MAFS Australia 2024 contestant Andrea, 51

MAFS Australia 2024 contestant Andrea, 51. Photo: Channel Nine

But for those New Zealanders not just watching to be in on the water cooler conversation or to find common ground with their significant other, there are other, simpler reasons.

"Love and connection is one of our basic needs as humans," Trelease says.

"So a reality romance show is similar to why we'd watch a romantic movie - to experience or live vicariously through the characters. We'll laugh, we'll cry, and watching love succeed will make us feel good."

The authenticity displayed by real-life characters and relationships in reality TV shows also make viewers more engaged, Trelease says.

"We may not connect if we think they are playing it up for TV but when we see those moments where their hands are shaking from nerves, or their voice cracks a little during an argument, or they look genuinely hurt at an insult, the 'live' element heightens that relatability."

Could MAFS even have an educational element? Trelease says it does - and Auckland dad Dan Phillips agrees.

"Weirdly, we watch it with our children and use it to demonstrate what bad relationship behaviour looks like," Phillips says.

"We have discussions during and after the show about being gaslit, manipulated, controlled, disrespected and all those kinds of things, Actually seeing it happen in 'reality' is a really good forum for us to start those conversations. Similarly, it's a great way to show the kids how doing stupid things like being on reality TV just so you can grow your Instagram following is probably not a great idea."

MAFS Australia 2024 contestant Collins, 28

MAFS Australia 2024 contestant Collins, 28. Photo: Channel Nine

Trelease says the more dramatic and scandalous a show is, then the discussions that happen around the show define the boundaries and expectations of social norms.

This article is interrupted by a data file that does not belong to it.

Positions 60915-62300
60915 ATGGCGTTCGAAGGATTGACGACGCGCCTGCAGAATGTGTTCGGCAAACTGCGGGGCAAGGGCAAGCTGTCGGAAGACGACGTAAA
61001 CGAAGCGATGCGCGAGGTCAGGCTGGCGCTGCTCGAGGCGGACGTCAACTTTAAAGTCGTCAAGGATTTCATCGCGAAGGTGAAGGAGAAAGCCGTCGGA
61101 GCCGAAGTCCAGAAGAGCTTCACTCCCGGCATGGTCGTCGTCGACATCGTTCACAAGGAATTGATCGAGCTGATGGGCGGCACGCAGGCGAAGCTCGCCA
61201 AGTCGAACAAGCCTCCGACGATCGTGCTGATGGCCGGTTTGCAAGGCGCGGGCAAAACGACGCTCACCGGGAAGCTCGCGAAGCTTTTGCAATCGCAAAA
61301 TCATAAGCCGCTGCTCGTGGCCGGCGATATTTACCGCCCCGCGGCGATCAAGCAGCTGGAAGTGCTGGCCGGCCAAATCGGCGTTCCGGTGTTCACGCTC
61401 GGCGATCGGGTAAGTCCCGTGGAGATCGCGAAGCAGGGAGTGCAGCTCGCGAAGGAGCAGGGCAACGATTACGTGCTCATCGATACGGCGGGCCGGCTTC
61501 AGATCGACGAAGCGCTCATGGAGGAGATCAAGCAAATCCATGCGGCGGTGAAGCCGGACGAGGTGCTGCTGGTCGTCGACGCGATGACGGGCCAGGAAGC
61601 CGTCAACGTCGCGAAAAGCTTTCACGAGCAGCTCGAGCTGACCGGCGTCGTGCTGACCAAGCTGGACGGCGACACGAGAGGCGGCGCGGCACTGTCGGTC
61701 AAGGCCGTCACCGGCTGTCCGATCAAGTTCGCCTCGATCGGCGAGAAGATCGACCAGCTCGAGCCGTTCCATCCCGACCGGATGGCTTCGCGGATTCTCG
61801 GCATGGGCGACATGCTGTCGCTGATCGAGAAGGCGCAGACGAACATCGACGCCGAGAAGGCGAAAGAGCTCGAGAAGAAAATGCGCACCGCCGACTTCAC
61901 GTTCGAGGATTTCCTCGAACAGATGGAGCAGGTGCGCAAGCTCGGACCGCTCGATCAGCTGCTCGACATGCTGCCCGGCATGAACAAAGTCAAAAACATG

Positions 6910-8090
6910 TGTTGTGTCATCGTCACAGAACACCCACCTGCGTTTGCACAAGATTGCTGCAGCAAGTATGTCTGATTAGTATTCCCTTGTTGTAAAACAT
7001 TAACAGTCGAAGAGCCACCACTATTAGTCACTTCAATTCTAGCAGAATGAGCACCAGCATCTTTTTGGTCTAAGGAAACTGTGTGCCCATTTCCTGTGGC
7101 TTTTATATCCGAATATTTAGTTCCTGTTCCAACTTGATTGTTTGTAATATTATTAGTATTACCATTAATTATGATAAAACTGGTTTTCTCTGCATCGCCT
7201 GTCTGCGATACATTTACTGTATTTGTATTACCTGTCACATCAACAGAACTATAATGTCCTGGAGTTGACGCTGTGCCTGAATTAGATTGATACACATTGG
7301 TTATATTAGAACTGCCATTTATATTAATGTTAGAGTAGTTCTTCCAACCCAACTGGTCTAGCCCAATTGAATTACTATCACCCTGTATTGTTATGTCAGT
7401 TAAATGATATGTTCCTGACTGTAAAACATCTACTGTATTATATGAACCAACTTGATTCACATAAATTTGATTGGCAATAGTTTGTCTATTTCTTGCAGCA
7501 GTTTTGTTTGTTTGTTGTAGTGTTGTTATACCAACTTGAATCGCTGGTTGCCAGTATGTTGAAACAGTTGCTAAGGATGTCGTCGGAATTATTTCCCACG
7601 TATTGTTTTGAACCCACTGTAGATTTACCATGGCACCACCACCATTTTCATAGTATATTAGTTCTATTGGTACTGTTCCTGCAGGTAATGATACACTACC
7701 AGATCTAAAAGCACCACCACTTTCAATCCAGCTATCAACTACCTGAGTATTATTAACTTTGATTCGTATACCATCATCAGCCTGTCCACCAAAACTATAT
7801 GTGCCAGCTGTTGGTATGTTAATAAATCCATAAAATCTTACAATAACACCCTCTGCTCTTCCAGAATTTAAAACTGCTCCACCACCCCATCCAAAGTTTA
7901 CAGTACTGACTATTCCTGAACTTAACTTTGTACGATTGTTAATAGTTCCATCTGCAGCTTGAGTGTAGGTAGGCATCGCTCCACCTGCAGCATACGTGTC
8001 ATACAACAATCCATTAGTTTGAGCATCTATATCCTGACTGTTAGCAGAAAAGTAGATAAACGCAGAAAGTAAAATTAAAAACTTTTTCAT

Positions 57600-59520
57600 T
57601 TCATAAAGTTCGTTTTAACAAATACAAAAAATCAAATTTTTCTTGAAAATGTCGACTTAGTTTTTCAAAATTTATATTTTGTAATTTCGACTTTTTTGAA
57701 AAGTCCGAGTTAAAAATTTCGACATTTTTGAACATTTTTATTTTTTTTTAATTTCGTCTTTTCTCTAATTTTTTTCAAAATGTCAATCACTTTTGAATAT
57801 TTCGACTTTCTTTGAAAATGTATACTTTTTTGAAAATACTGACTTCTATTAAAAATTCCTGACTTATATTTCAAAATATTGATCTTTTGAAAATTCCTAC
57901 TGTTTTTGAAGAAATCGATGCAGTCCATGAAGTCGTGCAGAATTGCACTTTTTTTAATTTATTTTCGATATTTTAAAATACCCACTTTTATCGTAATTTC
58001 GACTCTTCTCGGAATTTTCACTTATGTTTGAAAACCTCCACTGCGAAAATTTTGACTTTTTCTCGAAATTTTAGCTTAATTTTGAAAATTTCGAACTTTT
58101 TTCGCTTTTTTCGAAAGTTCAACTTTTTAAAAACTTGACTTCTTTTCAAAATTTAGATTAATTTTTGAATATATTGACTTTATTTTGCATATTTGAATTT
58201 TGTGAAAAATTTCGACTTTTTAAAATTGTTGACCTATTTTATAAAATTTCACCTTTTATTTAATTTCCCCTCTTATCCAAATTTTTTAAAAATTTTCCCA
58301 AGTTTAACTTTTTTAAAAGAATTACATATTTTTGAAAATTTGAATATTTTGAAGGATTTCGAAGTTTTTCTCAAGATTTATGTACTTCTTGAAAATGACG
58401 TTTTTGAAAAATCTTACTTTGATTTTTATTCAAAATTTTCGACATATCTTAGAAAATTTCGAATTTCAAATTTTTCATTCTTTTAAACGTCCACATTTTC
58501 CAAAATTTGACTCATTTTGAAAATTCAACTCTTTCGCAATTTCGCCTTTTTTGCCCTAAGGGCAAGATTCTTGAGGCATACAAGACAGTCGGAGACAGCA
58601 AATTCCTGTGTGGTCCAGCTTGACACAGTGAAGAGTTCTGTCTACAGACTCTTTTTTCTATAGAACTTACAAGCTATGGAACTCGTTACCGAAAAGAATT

"A lot of the talk within the show - and by audiences - is whether someone crossed the line or not, which then means we're all negotiating and deciding how we should all be behaving in our society."

MAFS as a moral compass? Stranger things have happened. Whether you think there's any educational benefit or not, it's hard to deny that a lot of the show's success comes down to a winning formula. Shows don't run for 10 seasons if no one is watching them. A New Zealand version of the show will screen later this year.

"The obvious production manipulation to create hero and villain characters makes it very watchable - it's closer to day-time drama than reality," Phillips says.

"This purposeful drive to make us hate the villains and empathise with their victims - until the inevitable twist - draws you in more effectively than any scripted drama I've seen in a long time.

"Get a whole bunch of narcissists together - with a sprinkle of people who are genuinely looking for love - match them with people who are most likely wrong for them and make them do a whole bunch of things that make them feel really uncomfortable. It makes for great watching."

* Alexia Santamaria is an Auckland journalist.